Bible reading for September 6 -- 7
Sep 6 -- Ezekiel 9 and Psalm 48
Sep 7 -- Ezekiel 10 and Psalm 49
"Then the glory of the LORD went out from the threshold of the house, and stood over the cherubim." (Ezekiel 10:18)
MARKED OUT (ch 9). In a vision Ezekiel sees Jerusalem's upcoming destruction from a heavenly point of view. Executioners (lit., officers, guards) approach the city along with an angelic scribe. The individuals to be spared are marked with a tav, last letter of Hebrew alphabet, which at that time looked like an x or + (v 4). Compare this with Revelation 7:3, "Do not harm the earth or the sea or the trees, until we have sealed the servants of our God on their foreheads." Besides idolatry the people were punished for their violence and injustice (v 9). For an excellent pictorial overview of the book of Ezekiel I recommend this Bible Project video.
THE GLORY DEPARTING (ch 10). In the vision Ezekiel is seeing the appearance of God's glory leaving the temple. We learn here (also in 9:3) that the four creatures (compare Revelation 4) are cherubim (sing., cherub). These are not the cute baby angels of Renaissance paintings, but angelic guardians, powerful beings who first appear in Genesis 3:24, and whose likeness was sculpted into the top of the ark of the covenant (Ex 25:18). Some commentators have observed that these four angels are like a heavenly throne, or chariot, symbolizing that God's presence is not fixed in one geographic location. Note also the imagery of God riding upon a cherub from the Psalms (Ps 18:10; 80:1; 99:1). We find out later in Ezekiel that Satan, or Lucifer, was originally among these cherubim (Ezek 28:14-16).
IN THE FUTURE GOD'S GLORY will return to the city (Ezek 43:5). His glory filled the tabernacle in Moses' day (Ex 40:34-38), the temple Solomon built (1 Kgs 8:10), and over the New Jerusalem in the new creation (Rev 21:23-24). This is ever the purpose of God, that there shall be a holy creation (without unrighteousness) where God will dwell with, and be seen by, his redeemed people forever (Lev 26:12; Rev 21:3; 22:3-4). This is the story line of the Bible and of history. We are therefore called to be "waiting for and hastening the coming of the day of God, because of which the heavens will be set on fire and dissolved, and the heavenly bodies will melt as they burn! But according to his promise we are waiting for new heavens and a new earth in which righteousness dwells" (2 Pet 3:12-13).
"As we have heard, so have we seen in the city of the LORD of hosts, in the city of our God, which God will establish forever. Selah " (Ps 48:8)
THE CITY OF THE GREAT KING (Ps 48). This psalm is one of the "Songs (or Canticles) of Zion" (cf Ps 46, 76, 84, 87, and 122). It provides a contrast with what we've been reading in Ezekiel. What made Jerusalem great was not its ethnicity, nor wealth, nor power, nor even the presence of God's temple on the mount called Zion. It's special because of God's presence. It's the city of the great King (v 2). God made a covenant with David that one of his descendants would rule in righteousness forever. Jesus is Zion's King (Heb 12:22-24). Jerusalem is a special place even today, but it's glory will only be restored when our Lord returns. God's desire for a holy and eternal City where God and man dwell together will not be thwarted. The earthly Jerusalem foreshadows the coming new Jerusalem (Rev 21:2-3). This is why we are to communicate to our children the great eternal truths about our God, for he himself will lead us into this glorious future (vv 13-14).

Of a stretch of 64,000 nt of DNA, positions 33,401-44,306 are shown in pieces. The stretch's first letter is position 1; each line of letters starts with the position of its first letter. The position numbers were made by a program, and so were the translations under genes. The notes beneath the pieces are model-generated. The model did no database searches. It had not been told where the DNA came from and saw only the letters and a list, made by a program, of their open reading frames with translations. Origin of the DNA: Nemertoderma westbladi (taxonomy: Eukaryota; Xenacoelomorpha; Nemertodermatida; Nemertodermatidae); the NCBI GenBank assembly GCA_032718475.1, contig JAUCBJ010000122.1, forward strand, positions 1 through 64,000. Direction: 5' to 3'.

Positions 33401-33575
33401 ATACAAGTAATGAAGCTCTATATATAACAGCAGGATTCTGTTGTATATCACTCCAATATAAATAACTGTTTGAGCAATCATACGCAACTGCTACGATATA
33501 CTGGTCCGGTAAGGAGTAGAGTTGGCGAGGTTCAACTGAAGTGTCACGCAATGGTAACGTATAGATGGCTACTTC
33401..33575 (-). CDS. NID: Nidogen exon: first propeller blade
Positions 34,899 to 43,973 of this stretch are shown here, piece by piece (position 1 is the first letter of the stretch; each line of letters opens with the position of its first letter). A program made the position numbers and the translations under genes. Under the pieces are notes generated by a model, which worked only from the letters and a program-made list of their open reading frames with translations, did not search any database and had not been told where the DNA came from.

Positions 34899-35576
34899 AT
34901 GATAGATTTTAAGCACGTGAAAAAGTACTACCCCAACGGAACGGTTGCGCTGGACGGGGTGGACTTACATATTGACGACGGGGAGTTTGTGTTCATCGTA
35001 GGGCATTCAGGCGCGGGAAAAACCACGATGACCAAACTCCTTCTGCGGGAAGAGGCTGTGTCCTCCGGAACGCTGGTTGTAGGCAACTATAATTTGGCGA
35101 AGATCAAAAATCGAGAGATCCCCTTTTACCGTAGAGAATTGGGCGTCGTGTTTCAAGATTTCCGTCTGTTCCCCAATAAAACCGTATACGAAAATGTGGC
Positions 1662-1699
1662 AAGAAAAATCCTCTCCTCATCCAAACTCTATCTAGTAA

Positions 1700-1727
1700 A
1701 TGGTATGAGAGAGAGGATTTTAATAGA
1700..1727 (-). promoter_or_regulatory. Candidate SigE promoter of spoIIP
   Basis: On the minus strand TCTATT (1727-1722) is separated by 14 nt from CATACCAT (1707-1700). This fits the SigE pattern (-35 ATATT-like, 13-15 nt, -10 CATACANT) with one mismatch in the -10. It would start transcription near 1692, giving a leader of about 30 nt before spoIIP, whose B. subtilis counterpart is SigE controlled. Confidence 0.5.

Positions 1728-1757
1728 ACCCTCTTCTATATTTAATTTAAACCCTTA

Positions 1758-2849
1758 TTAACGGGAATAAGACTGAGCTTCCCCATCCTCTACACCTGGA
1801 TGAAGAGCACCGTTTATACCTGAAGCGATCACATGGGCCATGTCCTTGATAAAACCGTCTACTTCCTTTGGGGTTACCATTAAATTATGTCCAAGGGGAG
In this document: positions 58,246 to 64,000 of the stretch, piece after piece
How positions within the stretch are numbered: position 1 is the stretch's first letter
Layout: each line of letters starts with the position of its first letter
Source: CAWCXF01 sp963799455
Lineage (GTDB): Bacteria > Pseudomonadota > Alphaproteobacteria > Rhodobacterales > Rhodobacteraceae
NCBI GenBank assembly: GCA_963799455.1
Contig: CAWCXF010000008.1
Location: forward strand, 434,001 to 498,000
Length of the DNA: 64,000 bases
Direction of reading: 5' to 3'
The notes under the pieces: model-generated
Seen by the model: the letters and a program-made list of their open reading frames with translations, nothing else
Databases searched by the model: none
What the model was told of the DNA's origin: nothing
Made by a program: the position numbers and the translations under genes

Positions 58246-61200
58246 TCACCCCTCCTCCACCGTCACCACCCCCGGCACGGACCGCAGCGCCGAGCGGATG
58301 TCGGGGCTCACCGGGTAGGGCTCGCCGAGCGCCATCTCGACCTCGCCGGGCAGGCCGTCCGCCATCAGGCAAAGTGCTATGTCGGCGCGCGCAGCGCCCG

HUMAN GLORY FADES (Ps 49). This psalm provides counterpoint with the previous one. God will bring about the eternal glory of his people (Ps 48) -- but it will not come about through the wealth and power of sinful men (Ps 49). "Man in his pomp yet without understanding is like the beasts that perish" (v 20). We cannot save ourselves. We cannot create a lasting, harmonious, holy community of people, apart from God.
GOD'S GLORY RESTS UPON HIS PEOPLE. God saves individuals by his mercy and grace, and by his mercy and grace he places these individuals into a family, a home, a community, a kingdom. What a beautiful phrase Jesus used when he said, "In my Father's house..." (John 14:1-3). A new and glorious and eternal kingdom is coming where the Father will dwell with his children forever. The church is a foreshadowing of that future world. The Spirit indwells the church today as the temple of God (1 Cor 3:16-17). However imperfect she may be, the church is a foretaste and a training academy to prepare us for the eternal City of God. Churches today who remain faithful to God and his word are a phase of God's kingdom, a manifestation of those living under Christ's kingship. The following hymn is one of my favorites, which we sang in congregational worship just this morning:
I love Thy kingdom, Lord, The house of Thine abode,
The Church our blest Redeemer bought With His own precious blood.
I love thy church, O God her walls before thee stand,
dear as the apple of thine eye and graven on thy hand.
Lyrics by Timothy Dwight (1752-1817)
Hear this hymn sung by the congregation of Grace Community Church, Sun Valley, CA.
Image credit: the Citadel in Jerusalem, photo source unknown. About this newsletter: I'm Sandy Young, and I post three times a week on my Bible reading, following the Robert Murray M'Cheyne (RMM) two-year reading schedule, as arranged by D. A. Carson. Subscribe for email at Buttondown.email/Sandy. Scripture quotations, unless otherwise noted, are from The ESV® Bible (The Holy Bible, English Standard Version®), copyright © 2001 by Crossway, a publishing ministry of Good News Publishers. Used by permission. All rights reserved. A very helpful resource is the NET Bible with its excellent notes at netbible.org.